China is already dealing with declines in tourism due to its notoriously poor pollution levels, but there’s a different kind of cleanliness the government thinks might matter even more.
According to the National Tourism Administration, cleaner public toilets stand to make a serious impact on tourism rates over the next several years.
In December 2016, the NTA announced it was committing $290 billion over the next four years to upgrading 100,000 public toilets in the country’s hollowed-out rust belts — regions where factories and coal mines once boomed, but have since caused economic output to wane.
The NTA sees an opportunity to turn the old rust belt region into a profitable one rooted in tourism. China expects the so-called “toilet revolution” to help boost economic growth from 10.8% in 2015 to 12% by 2020.
As Linda Poon notes for City Lab, public toilets are as much a perk for tourists as they are necessities for locals.
One of the defining features of rural life in China is the pit toilet. Essentially a concrete slab with a hole, these toilets need to be manually emptied to prevent waste from accruing and posing serious public health risks. People who use these toilets are exposed to unclean water, which is widespread in China’s underground wells and can lead to life-threatening infectious disease.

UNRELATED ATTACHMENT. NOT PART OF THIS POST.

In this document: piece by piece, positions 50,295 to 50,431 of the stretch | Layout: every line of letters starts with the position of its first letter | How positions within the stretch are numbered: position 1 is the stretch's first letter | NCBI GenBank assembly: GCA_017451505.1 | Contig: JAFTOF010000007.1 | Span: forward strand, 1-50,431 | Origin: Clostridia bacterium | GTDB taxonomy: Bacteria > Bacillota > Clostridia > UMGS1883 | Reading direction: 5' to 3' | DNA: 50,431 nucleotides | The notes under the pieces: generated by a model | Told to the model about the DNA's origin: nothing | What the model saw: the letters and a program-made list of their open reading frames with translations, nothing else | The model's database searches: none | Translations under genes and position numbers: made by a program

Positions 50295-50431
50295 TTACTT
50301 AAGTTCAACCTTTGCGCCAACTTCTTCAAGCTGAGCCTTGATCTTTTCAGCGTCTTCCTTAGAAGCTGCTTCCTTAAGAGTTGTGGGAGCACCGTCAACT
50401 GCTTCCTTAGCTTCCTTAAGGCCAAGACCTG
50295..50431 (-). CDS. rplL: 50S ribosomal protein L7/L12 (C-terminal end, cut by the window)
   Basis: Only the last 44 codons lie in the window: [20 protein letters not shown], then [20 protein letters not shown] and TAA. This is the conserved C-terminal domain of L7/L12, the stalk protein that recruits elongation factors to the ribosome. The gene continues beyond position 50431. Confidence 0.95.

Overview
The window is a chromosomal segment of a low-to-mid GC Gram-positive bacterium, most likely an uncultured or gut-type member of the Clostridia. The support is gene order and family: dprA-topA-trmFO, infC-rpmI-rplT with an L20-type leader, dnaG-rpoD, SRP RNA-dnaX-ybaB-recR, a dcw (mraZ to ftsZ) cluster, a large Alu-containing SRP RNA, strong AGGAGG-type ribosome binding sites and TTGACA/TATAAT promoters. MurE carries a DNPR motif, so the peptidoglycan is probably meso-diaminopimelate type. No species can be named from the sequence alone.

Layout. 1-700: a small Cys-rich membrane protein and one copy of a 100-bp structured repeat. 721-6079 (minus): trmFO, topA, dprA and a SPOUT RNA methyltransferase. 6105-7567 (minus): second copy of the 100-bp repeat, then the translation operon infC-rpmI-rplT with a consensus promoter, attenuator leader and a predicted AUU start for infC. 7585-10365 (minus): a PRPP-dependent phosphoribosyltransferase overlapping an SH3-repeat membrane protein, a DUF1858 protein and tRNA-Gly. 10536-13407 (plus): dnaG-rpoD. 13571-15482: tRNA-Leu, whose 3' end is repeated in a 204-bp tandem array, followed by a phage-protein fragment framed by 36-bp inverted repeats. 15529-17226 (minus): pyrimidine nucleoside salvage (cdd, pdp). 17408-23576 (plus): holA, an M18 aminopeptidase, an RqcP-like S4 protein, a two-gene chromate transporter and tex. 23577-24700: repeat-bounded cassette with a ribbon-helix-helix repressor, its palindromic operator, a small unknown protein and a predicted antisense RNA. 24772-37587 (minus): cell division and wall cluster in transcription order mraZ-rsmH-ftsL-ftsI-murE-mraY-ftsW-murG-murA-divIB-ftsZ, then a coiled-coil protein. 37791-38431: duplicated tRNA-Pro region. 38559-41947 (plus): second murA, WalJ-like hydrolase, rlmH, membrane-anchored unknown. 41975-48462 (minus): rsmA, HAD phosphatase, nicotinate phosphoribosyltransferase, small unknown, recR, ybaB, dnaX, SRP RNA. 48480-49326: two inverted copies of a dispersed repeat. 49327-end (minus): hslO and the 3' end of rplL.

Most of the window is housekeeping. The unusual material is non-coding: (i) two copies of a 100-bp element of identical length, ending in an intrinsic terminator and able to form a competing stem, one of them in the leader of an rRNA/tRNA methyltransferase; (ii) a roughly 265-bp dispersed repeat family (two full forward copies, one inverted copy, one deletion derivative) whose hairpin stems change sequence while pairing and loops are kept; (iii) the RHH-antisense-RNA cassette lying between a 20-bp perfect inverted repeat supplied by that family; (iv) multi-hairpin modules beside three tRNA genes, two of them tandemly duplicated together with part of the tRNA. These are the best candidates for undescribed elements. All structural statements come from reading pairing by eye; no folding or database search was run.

“From my point of view, this shows how water is the biggest environmental issue in China,” Dabo Guan, a sanitation expert from East Anglia University, told the New York Times.
The NTA’s goal is to make rural areas more like sparkling Beijing, if not for their high-tech luxuries then simply their baseline cleanliness. Many bathrooms in China’s capital are equipped with Wifi and TVs. In certain outskirts, residents have yet to see rudimentary plumbing.
The administration also expects the investments to increase the number of visitors to China from 4 billion in 2015 to 6.4 billion by 2020 — a combination of toilet upgrades and beautifying projects that will turn hollowed-out coal cities into public parks.
Given China’s history with toilet revolutions — this one is actually the latest of several, dating back to the 1960s — there will likely be more to come. Even with 50 years to bring basic sanitation to the masses, catering to more than a billion people still takes time.
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